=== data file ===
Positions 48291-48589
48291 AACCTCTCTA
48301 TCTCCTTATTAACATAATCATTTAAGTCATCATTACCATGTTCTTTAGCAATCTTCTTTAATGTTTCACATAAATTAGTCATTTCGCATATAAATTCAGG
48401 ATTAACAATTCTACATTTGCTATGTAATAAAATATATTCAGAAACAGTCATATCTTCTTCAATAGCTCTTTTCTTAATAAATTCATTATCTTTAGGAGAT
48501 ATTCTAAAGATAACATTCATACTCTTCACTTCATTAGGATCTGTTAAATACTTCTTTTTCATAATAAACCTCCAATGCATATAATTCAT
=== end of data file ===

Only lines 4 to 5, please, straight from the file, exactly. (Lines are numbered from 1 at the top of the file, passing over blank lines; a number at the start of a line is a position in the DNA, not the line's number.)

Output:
48401 ATTAACAATTCTACATTTGCTATGTAATAAAATATATTCAGAAACAGTCATATCTTCTTCAATAGCTCTTTTCTTAATAAATTCATTATCTTTAGGAGAT
48501 ATTCTAAAGATAACATTCATACTCTTCACTTCATTAGGATCTGTTAAATACTTCTTTTTCATAATAAACCTCCAATGCATATAATTCAT